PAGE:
Our guest blogger this week is James Gen Meers, Executive Director of the Pan Am Path Art Relay. The Art Relay, sponsored in part by United Way Toronto, combines art and sport to create a living path across the city, including some of Toronto’s priority neighbourhoods. The goal of the 3-month project, which will stretch across an 80-kilometre trail, is to celebrate our city’s greatest assets: diversity, nature and arts. It will also help to strengthen priority neighbourhoods across our city by breaking down physical barriers and connecting residents with each other. James has previously served as a Senior Advisor with the Ontario Government and has helped produce more than 100 citizen “talk salons” in his role as progressive community builder.
Under a highway underpass is a freshly painted mural created by a Toronto street artist. It’s one of numerous murals that are springing up in parks and on underpasses this summer along the Pan Am Path—an 84-kilometre continuous trail for walking, running, cycling and wheeling that connects the city from east to west.
The works are part of the Pan Am Path Art Relay, a series of unique art installations and festivals travelling across Toronto that celebrate some of the city’s greatest assets: diversity, nature, arts and active outdoor living.
The Art Relay was started by a group of Toronto artists and city-builders in collaboration with the City of Toronto. It is organized by the Friends of the Pan Am Path and receives funding from the City and numerous organizations, including United Way Toronto. The Path travels through many of the 13 priority neighbourhoods where United Way is targeting efforts to meet the urgent needs of residents living in poverty and build stronger communities.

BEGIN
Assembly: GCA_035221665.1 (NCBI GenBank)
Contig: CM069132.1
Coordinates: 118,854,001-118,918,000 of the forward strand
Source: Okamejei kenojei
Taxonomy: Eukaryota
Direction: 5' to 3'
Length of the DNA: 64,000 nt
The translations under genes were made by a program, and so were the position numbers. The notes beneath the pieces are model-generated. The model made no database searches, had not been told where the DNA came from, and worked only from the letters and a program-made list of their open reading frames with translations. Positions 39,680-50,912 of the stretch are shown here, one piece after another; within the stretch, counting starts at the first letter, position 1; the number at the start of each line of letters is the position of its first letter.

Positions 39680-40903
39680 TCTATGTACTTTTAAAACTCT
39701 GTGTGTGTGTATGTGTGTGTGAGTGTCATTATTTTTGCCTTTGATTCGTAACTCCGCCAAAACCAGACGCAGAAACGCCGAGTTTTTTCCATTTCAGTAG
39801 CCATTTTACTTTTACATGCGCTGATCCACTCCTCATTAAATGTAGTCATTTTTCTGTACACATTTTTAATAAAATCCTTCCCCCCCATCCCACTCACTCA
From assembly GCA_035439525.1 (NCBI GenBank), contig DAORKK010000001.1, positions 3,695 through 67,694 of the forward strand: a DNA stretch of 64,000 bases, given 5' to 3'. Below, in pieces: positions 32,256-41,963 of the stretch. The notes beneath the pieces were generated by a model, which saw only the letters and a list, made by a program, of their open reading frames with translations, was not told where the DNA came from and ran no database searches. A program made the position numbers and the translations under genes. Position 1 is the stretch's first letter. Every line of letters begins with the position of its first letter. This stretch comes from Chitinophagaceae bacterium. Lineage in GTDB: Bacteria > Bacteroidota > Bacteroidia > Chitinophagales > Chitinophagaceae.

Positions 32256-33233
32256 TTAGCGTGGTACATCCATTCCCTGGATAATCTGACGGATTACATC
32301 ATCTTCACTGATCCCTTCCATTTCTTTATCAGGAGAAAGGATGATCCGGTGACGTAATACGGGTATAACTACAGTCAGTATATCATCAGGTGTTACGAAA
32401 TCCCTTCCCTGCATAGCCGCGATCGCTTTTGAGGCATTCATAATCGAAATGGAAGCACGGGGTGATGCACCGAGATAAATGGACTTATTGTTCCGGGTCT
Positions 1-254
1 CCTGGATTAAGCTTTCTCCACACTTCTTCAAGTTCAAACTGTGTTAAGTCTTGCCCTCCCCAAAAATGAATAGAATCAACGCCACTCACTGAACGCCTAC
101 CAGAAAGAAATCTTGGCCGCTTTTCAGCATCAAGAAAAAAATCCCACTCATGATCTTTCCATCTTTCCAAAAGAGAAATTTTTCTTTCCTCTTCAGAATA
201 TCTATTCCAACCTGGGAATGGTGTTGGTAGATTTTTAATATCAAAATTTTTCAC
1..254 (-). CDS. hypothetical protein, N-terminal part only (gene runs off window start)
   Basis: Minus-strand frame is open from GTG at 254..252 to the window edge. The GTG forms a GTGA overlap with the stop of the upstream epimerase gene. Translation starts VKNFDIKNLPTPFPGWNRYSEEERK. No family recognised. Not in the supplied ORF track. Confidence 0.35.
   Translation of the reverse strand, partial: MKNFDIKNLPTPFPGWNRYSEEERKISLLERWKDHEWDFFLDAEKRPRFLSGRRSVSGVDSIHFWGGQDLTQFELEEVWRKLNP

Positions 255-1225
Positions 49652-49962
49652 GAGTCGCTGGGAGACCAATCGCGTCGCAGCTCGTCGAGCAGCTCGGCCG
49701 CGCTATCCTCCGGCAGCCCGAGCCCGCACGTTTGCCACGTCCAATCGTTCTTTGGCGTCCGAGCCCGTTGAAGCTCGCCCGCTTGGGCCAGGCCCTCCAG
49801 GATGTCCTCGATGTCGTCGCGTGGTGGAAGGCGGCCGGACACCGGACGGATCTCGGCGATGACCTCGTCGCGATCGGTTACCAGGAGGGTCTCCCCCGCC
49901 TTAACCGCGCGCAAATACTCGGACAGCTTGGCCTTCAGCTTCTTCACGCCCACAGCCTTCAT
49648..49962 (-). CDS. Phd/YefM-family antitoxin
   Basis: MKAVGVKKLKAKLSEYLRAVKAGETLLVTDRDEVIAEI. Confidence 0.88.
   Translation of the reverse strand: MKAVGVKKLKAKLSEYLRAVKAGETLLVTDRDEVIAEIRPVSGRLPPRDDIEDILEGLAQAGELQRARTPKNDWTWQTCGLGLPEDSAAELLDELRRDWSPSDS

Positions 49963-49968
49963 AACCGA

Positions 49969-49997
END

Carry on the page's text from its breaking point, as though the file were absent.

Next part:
These city-wide installations and festivals are about much more than just beautiful artwork. The Art Relay helps improve physical infrastructure to link parkland across neighbourhoods in Toronto’s inner suburbs. By breaking down physical barriers, Pan Am Path is helping to connect priority neighbourhoods across our city, encouraging residents to enjoy their natural backyards through arts, music, cycling and running or walking. It’s another way United Way Toronto is working with dedicated and passionate city builders to re-imagine our city for our residents.
Artist Tristan R. Whiston, along with partner Anna Camilleri, is responsible for a mural called “Album” under the Dundas Street W. bridge near Lambton House. Tristan says he often encounters people enjoying nature and art on the Path. “Every day as I’m working on this mural, people are stopping me and I am spreading the story and the meaning behind this artwork,” he says. “This Art Relay gets us out of our houses and onto this beautiful path.”
Further along the western tip of the Path, a small community group called Freedom Fridayz recently celebrated their fifth anniversary with a day-long festival that included painting, dance, song and poetry. The group formed to provide a platform for Jane –Finch community members to both showcase and celebrate their skills, talents and knowledge. United Way Toronto and its partners, including the Jane/Finch Community and Family Centre played a key role in bringing residents out to celebrate another milestone in improving their local neighborhood.